Of course, none of this means the Nats will ever win a World Series. The fickleness of the playoffs is such that the team entering the post-season with the best regular season record has only won the World Series about 20% of the time since 1995. The Red Sox, who finished last in the AL East two years ago, won it all last year, before falling right back to the bottom of the standings this year.  But what Rizzo has done is mold a team that has a four to five year window where it will be very good and have a chance to win it all every year. That is no small thing. The farm system, which has been shorn of some of its talent in service of the major league club is again flush with everyday and pitching talent. And that talent is what will be needed to sustain the team through the end of this decade as young veterans like Jordan Zimmermann and Ian Desmond are in line for nine-figure contract extensions in DC (or elsewhere) before a conversation even starts about Strasburg or Harper, both of whom could command close to $200 million when they hit the free agent market. 

For now, enjoy your bounty, Washington. We have a perennial playoff contender being built "the right way," a GM who pilfers talent from other teams so often he should be arrested for robbery, and a bunch of guys it is very easy to root for (unlike the football team and its execrable owner). 

Saturday, August 23, 2014

Book Review - Bloody Spring

For most Americans, the military aspects of the Civil War are known in broad strokes – the firing on Fort Sumter, the epic battle at Gettysburg, and Lee’s grudging surrender to Grant at Appomatox. While Ken Burns’s wildly successful documentary introduced millions to other conflicts, at Antietem, Chickamauga, and Vicksburg, unless you are a “buff” with granular knowledge of one side’s regiments or some obscure dust-up that occurred in a remote corner of Georgia, General Ulysses S. Grant’s Spring 1864 Overland campaign is often overlooked, but in Joseph Wheelan’s new book Bloody Spring, Forty Days That Sealed The Fate of the Confederacy, we learn that this six week period of relentless fighting was as important to the Union victory as repelling Pickett’s Charge.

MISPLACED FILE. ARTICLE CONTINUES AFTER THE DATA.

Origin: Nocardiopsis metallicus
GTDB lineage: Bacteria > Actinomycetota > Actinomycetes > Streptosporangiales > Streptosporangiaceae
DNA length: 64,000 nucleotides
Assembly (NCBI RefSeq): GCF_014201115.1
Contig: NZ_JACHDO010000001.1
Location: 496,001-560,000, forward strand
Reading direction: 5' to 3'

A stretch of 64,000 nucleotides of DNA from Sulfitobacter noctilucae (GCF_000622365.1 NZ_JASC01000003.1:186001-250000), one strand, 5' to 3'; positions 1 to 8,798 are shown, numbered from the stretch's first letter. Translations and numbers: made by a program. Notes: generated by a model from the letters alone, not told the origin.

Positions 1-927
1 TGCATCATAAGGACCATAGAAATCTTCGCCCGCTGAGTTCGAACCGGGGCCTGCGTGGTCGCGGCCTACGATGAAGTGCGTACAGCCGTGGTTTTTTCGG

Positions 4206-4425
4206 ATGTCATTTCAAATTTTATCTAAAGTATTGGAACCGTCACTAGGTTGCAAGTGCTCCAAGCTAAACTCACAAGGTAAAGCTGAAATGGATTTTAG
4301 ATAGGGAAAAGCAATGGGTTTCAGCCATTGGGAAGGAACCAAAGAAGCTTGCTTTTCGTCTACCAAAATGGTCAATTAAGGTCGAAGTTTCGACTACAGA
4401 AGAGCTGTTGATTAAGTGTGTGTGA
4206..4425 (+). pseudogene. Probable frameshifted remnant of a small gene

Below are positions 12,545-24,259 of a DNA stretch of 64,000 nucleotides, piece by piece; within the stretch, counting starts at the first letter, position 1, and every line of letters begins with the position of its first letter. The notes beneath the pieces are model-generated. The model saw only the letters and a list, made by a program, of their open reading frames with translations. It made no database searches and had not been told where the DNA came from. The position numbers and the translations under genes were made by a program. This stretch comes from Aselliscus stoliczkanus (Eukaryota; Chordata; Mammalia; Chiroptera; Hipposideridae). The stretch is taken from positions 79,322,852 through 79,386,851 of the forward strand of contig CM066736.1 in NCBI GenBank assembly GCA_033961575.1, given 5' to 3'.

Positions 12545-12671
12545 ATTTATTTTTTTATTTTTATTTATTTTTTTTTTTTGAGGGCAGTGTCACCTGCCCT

1864 was a perilous time in our nation’s history. Lincoln’s re-election was far from assured, Robert E. Lee had spirited his defeated troops back to Virginia after his loss at Gettysburg, and from the western theater came Ulysses S. Grant, a hard charging (and some said too hard drinking) general who had choked off half the South by defeating rebel troops at Vicksburg. Grant’s promotion to Lieutenant General and overall commander of all Union forces spoke to Lincoln’s frustration at the Army’s failure to leverage its superior manpower and personnel to beat Lee’s Army of Northern Virginia and the President’s desire to hand authority to a commander who would stand and fight. On the other hand, the South was relying on war fatigue to either oust President Lincoln (whose opponent in 1864 was his former commandeering officer, George McClellan, who was running on a negotiated peace platform) or result in its recognition by other nations like Great Britain to reach the same result. In the alternative, the South hoped for a decisive battlefield victory based on Lee’s strategic and tactical skill; however, Sherman’s march through Georgia, the Army of the Potomac’s vastly superior (in soldiers and material) numbers, and the crippling blockade that starved the South of basic necessities, made this scenario highly improbable. Indeed, the North’s advantages suggested that the right man, with the right temperament, could snuff the rebellion and secure Lee’s surrender.